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Tech & Science Building Blocks of Life Found on Mars

11:33  08 june  2018
11:33  08 june  2018 Source:   nationalgeographic.com

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No life found . That could be the case on Mars , too, NASA said in a statement this week. But the space agency carefully points out that methane can also come from inanimate sources as well. These building blocks of life could have formed on Mars , or meteorites could have brought them there.

Organic compounds containing carbon and hydrogen form the building blocks of all life on Earth. Now, scientists have found the same on Mars . The scientists at the United States-based Carnegie Institution's geophysical laboratory have conducted a research and found for the first time that

Day to day, it’s easy to lose sight of an astonishing fact: Since 2012, humankind has been driving a nuclear-powered sciencemobile the size of an SUV on another planet.

This engineering marvel, NASA’s Mars rover Curiosity, has revolutionized our understanding of the red planet. And thanks to the intrepid rover, we now know that ancient Mars had carbon-based compounds called organic molecules—key raw materials for life as we know it.

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The surprise discovery of perchlorates by the Phoenix mission on Mars 32 years later could mean the way the Viking experiment was set up actually would have destroyed any carbon-based chemical building blocks of life – what the experiment set about to try and find .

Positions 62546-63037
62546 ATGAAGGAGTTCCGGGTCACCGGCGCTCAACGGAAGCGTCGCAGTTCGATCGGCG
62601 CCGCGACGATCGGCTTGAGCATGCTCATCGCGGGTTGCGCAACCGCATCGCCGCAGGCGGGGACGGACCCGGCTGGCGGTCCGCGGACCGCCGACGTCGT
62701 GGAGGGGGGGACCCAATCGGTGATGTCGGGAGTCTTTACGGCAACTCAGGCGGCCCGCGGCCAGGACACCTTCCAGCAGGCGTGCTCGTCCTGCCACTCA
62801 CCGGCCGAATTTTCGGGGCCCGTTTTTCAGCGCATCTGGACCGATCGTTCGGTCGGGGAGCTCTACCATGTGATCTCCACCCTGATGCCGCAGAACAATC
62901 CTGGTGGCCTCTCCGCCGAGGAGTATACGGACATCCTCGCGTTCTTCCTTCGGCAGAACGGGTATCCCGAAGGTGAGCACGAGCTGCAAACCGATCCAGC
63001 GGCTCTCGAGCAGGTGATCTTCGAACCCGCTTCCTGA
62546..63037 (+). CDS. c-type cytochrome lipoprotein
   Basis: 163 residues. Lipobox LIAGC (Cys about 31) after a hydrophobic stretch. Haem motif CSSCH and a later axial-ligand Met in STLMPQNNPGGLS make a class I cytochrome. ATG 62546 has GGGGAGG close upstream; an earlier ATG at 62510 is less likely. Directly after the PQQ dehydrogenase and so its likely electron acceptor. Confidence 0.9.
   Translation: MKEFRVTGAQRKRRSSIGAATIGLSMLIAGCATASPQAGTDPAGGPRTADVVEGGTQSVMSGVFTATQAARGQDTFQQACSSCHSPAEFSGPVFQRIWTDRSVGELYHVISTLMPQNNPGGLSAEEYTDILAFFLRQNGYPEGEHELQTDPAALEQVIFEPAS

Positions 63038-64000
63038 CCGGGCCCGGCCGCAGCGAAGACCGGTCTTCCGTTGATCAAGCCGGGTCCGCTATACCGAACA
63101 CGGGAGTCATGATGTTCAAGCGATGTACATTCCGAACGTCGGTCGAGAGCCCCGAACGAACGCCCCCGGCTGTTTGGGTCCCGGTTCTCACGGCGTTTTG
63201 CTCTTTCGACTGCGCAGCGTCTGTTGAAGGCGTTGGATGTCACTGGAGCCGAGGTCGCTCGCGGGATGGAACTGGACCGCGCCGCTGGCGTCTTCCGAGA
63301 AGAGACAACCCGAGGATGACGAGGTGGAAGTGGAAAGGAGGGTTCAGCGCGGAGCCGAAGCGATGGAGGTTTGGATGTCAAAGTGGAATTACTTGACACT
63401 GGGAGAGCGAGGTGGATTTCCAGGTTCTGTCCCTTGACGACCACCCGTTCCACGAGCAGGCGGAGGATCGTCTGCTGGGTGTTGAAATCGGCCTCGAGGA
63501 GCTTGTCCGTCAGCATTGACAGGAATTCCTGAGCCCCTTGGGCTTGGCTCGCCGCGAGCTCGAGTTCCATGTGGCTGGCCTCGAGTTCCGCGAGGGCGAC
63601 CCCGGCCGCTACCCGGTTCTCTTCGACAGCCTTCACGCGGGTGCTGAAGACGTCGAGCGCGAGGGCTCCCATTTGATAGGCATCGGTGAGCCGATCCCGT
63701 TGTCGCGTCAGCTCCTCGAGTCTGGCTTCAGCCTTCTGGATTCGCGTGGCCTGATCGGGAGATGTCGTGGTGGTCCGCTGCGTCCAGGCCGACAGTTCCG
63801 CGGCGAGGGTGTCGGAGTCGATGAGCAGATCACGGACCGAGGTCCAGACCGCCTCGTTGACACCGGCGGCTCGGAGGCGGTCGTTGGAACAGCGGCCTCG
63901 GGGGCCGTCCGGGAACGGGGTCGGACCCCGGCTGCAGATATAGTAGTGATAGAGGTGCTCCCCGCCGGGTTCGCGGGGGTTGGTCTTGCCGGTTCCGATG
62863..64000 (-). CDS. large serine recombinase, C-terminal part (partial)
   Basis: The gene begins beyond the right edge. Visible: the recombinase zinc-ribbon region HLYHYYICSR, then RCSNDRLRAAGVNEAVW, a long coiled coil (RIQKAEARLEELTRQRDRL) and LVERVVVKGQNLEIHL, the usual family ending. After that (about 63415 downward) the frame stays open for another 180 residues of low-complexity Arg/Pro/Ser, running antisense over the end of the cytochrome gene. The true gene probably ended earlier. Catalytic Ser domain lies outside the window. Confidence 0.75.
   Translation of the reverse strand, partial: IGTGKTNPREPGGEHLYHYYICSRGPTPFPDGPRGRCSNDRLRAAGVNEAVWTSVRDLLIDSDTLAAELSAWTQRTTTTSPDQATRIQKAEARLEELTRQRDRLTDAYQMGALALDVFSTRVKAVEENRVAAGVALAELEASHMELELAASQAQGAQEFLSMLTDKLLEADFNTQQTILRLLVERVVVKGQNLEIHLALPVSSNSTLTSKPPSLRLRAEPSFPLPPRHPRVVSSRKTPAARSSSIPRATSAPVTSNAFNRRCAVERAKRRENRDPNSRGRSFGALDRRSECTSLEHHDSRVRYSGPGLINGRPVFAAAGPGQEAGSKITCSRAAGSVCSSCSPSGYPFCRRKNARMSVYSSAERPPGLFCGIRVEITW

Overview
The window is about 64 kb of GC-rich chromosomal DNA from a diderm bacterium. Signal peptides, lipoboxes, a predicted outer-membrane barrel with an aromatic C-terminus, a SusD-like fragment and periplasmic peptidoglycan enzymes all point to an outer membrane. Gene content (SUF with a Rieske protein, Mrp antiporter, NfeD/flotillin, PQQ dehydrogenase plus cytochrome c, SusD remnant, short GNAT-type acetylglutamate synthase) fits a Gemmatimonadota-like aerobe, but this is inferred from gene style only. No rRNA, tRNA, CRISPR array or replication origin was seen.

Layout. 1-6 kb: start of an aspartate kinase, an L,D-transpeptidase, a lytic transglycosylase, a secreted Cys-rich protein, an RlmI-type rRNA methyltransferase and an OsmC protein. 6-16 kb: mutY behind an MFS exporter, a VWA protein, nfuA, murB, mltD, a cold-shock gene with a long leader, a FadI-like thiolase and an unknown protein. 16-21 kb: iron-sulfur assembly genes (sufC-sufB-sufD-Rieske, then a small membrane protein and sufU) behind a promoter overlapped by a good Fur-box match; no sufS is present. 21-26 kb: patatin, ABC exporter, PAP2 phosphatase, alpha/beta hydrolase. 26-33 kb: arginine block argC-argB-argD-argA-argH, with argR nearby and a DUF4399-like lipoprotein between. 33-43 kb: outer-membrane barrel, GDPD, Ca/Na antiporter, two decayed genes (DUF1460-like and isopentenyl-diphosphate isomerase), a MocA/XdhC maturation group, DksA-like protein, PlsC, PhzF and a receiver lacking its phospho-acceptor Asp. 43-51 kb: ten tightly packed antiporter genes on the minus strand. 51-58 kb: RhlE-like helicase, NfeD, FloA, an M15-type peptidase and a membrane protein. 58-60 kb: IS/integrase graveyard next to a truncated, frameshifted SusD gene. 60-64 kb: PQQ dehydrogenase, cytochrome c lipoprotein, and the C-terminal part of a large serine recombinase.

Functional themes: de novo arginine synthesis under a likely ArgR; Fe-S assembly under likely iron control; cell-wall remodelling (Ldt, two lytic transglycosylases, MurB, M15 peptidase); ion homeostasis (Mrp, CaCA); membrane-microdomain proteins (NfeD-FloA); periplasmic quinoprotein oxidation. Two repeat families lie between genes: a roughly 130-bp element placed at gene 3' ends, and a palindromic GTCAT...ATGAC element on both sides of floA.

“This implies that building blocks of life can form on cold rocky planets throughout the Universe.” “Our finding sets the stage for the Mars Science Laboratory (MSL) mission in 2009,” remarked Steele, who is a member of the Sample Analysis on Mars (SAM) instrument team onboard MSL.

NASA's Curiosity rover drilled this two-inch-deep hole in a Martian rock as part of its examinations of the red planet's soil composition. © Photograph by NASA NASA's Curiosity rover drilled this two-inch-deep hole in a Martian rock as part of its examinations of the red planet's soil composition.

A new study published in Science on Thursday presents the first conclusive evidence for large organic molecules on the surface of Mars, a pursuit that began with NASA’s Viking landers in the 1970s. Earlier tests may have hinted at organics, but the presence of chlorine in martian dirt complicated those interpretations.

“When you work with something as crazy as a rover on Mars, with the most complex instrument ever sent to space, it seems like we’re doing what may have been perceived earlier as impossible,” says lead author Jennifer Eigenbrode, a biogeochemist at NASA Goddard. “I work with an amazing group of people on Mars, and we have discovered so much.”

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  Life on Mars? Rover's Latest Discovery Puts It 'On the Table' The identification of organic molecules in rocks on the red planet does not necessarily point to life there, past or present, but does indicate that some of the building blocks were present.Scientists for the first time have confidently identified on Mars a collection of carbon molecules used and produced by living organisms.

Not proof of life . The results don't prove that life exists — or ever existed — on Mars . But the prospect of Martian life may be a bit more likely now, since Viking seemingly found life 's building blocks in the planet's red dirt more than three decades ago.